Great work guys! Thanks to Jim and FreshKATS for putting on such an amazing series!  

Friday, December 7, 2012

Headwaters Striper Seminar Video

For those of you who have been asking us to do a Podcast version of our in store seminars, well here you go. Scott Strain from who puts together a weekly Podcast on fishing here in Nor Cal drove out to the shop form the bay area to volunteer his tim and expertise to put tother this awesome video of our last seminar. Jim Meier does a great job presenting the basics of Striper fishing, and more specifically how to fish the Port of Sacramento from a kayak. Thank to all who came out for this event. We hope to see these continue to grow, and as long as you all keep supporting our endevors we will keeping making them happen.

Find out more about our Kayak Fishing Community and get plugged into more Nor Cal events here:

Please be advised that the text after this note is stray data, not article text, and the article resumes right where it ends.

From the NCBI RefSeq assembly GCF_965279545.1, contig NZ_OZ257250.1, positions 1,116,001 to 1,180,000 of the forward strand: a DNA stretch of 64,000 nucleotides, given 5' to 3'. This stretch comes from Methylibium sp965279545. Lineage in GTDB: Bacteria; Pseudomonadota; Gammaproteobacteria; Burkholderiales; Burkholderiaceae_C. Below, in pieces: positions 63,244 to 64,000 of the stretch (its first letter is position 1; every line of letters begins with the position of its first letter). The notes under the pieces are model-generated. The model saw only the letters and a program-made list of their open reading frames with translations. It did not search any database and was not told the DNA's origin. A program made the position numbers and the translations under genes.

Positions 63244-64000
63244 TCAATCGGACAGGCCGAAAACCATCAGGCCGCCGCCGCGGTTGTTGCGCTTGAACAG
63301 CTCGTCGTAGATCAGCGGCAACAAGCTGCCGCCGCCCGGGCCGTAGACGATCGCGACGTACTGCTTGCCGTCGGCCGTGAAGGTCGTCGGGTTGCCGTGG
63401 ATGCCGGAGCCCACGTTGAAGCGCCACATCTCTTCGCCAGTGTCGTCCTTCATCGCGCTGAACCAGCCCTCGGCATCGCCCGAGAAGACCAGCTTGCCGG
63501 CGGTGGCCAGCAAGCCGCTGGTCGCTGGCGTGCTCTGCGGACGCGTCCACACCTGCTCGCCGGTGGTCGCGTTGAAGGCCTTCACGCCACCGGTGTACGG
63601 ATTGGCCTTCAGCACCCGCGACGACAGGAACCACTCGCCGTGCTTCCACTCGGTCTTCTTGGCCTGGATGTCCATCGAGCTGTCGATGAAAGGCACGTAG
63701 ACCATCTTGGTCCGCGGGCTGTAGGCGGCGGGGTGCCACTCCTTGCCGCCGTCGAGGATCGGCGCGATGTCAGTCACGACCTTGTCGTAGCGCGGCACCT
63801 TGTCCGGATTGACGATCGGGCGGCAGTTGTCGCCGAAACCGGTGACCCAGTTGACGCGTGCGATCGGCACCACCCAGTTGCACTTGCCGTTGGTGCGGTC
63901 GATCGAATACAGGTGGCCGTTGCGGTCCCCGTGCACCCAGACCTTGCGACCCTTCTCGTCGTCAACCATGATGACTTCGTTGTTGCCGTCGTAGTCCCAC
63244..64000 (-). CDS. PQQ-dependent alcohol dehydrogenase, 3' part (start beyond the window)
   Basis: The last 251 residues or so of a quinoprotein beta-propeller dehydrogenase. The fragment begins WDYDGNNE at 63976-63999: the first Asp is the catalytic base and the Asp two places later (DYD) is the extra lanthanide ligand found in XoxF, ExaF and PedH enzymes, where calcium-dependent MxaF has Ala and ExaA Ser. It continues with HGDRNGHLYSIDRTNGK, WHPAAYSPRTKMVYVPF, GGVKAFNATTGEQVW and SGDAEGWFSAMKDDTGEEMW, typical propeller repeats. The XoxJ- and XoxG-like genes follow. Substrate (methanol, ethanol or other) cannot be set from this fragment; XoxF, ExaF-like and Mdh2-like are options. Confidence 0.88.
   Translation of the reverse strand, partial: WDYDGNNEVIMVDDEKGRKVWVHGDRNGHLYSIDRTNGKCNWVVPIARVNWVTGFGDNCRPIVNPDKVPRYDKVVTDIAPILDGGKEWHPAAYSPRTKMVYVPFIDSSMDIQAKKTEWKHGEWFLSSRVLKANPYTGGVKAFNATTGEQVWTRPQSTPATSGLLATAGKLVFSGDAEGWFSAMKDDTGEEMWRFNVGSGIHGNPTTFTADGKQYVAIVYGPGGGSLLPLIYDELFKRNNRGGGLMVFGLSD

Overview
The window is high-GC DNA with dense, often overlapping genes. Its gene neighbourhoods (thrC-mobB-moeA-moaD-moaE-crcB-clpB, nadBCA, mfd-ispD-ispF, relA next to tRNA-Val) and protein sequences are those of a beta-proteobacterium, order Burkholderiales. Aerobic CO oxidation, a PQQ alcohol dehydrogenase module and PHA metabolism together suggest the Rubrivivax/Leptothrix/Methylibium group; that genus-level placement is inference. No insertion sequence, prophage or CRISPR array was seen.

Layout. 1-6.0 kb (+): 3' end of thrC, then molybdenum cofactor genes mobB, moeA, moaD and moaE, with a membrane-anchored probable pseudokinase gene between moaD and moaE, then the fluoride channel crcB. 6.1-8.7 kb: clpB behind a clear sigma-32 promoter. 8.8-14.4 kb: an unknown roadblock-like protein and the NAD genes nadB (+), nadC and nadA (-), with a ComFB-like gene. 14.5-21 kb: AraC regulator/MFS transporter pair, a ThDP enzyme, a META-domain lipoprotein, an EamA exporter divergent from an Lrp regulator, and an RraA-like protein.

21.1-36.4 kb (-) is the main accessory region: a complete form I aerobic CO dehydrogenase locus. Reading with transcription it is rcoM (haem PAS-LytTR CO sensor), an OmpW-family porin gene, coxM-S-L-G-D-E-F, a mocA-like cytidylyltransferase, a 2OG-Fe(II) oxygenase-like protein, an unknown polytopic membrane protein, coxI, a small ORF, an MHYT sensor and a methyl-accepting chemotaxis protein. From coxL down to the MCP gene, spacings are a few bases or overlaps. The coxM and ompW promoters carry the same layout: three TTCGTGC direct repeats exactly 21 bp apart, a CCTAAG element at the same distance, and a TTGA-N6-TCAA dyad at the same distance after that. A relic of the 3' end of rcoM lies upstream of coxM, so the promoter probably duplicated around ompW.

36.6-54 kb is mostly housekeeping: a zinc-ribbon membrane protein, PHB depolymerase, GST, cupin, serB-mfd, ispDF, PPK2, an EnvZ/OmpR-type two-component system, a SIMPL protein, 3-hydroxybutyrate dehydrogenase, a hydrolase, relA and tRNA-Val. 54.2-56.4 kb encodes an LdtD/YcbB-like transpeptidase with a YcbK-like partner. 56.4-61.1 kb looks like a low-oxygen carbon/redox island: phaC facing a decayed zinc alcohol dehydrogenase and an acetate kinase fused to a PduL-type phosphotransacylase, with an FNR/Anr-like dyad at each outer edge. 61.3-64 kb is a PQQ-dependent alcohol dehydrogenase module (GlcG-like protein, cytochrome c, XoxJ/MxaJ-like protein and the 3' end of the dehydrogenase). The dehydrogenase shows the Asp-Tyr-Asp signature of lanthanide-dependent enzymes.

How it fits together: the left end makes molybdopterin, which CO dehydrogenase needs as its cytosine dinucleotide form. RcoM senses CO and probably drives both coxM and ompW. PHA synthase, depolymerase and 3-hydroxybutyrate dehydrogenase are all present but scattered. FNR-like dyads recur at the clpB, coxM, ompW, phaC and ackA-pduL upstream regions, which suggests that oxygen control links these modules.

Wednesday, December 5, 2012

Guide to the port of Sac

Sharing this from my friend Steve. He did a very detailed post on Nor Cal Kayak Anglers.

Thanks for all the time and effort you put into this post Steve. Your the man!

Tuesday, November 13, 2012

Dungeness Crab Opener at Bodega Bay

Last November 3rd was the crab opener. It may not have been the best opener in Bodega Bay, but the weather was beautiful. I arrived in to Doran beach Friday afternoon and noticed there was already a big NorCal Kayak Angler presence. I parked the truck set up camp and got all my crabbing gear ready. Walked over to the other NCKA camps and it seemed like everyone had decided to go out at 12:01 AM. It seemed like forever for that time to come. We all hung around the fire, eating rock crab, flank steak and Japanese pizza waiting for 12:01 to arrive.